Saturday, April 22, 2017

Born Today April 22: Henry Fielding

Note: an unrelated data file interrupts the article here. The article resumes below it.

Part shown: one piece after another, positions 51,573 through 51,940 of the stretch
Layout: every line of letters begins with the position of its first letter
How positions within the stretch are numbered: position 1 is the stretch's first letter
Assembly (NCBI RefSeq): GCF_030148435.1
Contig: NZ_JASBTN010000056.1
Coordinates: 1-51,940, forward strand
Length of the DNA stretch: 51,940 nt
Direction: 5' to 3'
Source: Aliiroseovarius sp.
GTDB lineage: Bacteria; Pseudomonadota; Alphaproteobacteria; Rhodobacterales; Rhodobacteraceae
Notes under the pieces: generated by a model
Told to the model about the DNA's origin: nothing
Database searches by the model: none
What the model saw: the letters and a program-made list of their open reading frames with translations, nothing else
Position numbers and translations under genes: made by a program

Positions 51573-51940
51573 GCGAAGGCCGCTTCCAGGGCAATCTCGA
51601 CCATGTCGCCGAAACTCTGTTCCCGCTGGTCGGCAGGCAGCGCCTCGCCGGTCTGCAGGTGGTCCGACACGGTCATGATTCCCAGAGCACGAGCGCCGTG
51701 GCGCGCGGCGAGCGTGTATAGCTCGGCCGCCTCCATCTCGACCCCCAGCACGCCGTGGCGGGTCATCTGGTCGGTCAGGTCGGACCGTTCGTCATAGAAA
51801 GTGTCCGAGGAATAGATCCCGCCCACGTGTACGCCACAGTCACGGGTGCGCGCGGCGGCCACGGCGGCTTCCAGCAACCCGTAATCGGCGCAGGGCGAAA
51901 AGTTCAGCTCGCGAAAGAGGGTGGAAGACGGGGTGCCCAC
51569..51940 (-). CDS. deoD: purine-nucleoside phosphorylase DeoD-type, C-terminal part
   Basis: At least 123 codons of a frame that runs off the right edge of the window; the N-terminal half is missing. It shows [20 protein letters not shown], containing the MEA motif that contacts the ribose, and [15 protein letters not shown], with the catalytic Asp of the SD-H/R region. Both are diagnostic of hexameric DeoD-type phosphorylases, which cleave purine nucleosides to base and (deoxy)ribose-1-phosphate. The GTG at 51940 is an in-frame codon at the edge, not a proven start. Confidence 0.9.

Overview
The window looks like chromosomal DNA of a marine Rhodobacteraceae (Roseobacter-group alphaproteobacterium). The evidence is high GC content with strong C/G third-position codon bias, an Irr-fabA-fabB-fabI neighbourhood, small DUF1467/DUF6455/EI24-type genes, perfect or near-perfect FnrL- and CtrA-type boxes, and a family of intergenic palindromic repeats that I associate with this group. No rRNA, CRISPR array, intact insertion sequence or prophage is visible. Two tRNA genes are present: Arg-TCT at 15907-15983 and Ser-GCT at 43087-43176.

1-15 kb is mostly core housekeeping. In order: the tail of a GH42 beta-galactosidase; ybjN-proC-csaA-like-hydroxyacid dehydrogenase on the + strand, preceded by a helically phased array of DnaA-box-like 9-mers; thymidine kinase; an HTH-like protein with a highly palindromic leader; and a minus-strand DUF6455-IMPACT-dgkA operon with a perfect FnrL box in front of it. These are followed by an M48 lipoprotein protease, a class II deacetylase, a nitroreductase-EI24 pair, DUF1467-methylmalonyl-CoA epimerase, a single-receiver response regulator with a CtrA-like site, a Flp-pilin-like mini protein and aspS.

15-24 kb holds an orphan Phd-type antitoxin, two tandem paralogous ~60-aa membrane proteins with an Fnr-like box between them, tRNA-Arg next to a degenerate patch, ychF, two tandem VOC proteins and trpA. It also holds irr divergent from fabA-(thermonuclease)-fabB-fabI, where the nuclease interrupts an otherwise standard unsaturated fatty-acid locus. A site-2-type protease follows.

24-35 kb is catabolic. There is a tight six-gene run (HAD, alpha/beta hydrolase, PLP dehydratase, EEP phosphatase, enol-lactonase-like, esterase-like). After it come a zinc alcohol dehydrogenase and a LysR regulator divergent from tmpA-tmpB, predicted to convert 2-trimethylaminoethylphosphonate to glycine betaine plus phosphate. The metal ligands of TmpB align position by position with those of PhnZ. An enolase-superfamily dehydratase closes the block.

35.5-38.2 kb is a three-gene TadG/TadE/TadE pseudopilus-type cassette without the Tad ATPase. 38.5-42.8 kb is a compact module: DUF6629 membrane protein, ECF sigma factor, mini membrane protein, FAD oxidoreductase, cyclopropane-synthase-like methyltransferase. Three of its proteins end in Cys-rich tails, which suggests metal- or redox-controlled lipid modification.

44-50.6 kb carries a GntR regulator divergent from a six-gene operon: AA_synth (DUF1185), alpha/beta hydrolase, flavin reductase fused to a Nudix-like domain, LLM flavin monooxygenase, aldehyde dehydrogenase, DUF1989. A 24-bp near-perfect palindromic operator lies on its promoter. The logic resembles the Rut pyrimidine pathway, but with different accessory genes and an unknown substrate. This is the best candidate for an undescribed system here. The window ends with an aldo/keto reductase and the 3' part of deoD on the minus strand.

English novelist and law enforcement pioneer Henry Fielding was born on this day in Sharpham Park, Somerset, England into an impoverished noble family.  He is known internationally today as the man who gave us Tom Jones.  He was educated at Eton.  After getting into a dust up with the local authorities in Somerset, he relocated to London--it is at this time that his literary career began.  He then decided to study law in Leiden, Holland, but this venture was cut short when he ran short of funds.  He returned to London and began to write for the theater; because of his biting satire toward the government in his sketches, he coined the "pen name" Captain Hercules Vinegar, but most of these works were simply left anonymous.  In fact, the works were so explosive it is thought that the Theatrical Licensing Act of 1737 was a direct response to these plays.  As a result, he was forced him to retire from theater writing work altogether.  So, he decided to renew his law career, eventually becoming a barrister.  Finances were at times hard for him and his young family during this period of time; but he did have a benefactor who would later be the inspiration for Squire Allworthy in Tom Jones.  Also Fielding had never stopped writing political satire during the time he spent as a barrister, so his writing craft was greatly honed during this period of his life.  It was also during this time that Captain Hercules Vinegar was introduced to the wider world in the form of political satire penned for periodicals.  Around the 1741, he just sort fell into writing novels--basically out of nowhere.  His first work that fell into that genre (sort of ) was Shamela, an ogling parody of Samuel Richardson's Pamela; the work was published anonymously.  He followed this up with Joseph Andrews.  Three more works followed between Andrews and Tom Jones, which is by far and away his most famous work.  Fielding was a lifelong friend of William Pitt the Elder; it was in part this connection that rewarded him with the appointment of Chief Magistrate of London in 1749.  He is almost as well known as a historical figure from his service in this capacity as he is in the literary world.  He, along with his half-brother John, started the Bow Street Runners, widely regarded as London's first police force.  Of course it would be Tom Jones that was first used for a film screenplay and that happened for the first time in the year 1917 with a film of of the same name, produced in the UK by Ideal, a company that wouldn't survive long into the talking era. It would another 43 years before another filmed production of that work would appear.  In 1960 an Italian production company, oddly enough, decided to film a television mini-series based on Tom Jones.  By far and away the most famous film made of his work came in 1963 with the Tony Richardson directed Tom Jones starring Albert Finney and Susannah York.  And, although some of his other works have made it into films, once again it is Tom Jones that represents the most recent adaptation of his work into film with a lavish British produced 5 hour mini-series, broadcast in 1997.  For Fielding, his work in the occupation of Magistrate and, basically first police commissioner of London, was just getting to it's most influential when his health began to decline.  Gout caused him to have to use crutches, but he also reportedly suffered from cirrhosis of the liver and asthma.  He was sent to Lisbon, Portugal in an attempt to improve his health, but he succumbed to his illnesses just months later on the 8th of October.  He is buried there in what is now Church of England St. George's Church.  He was 47 years of age.

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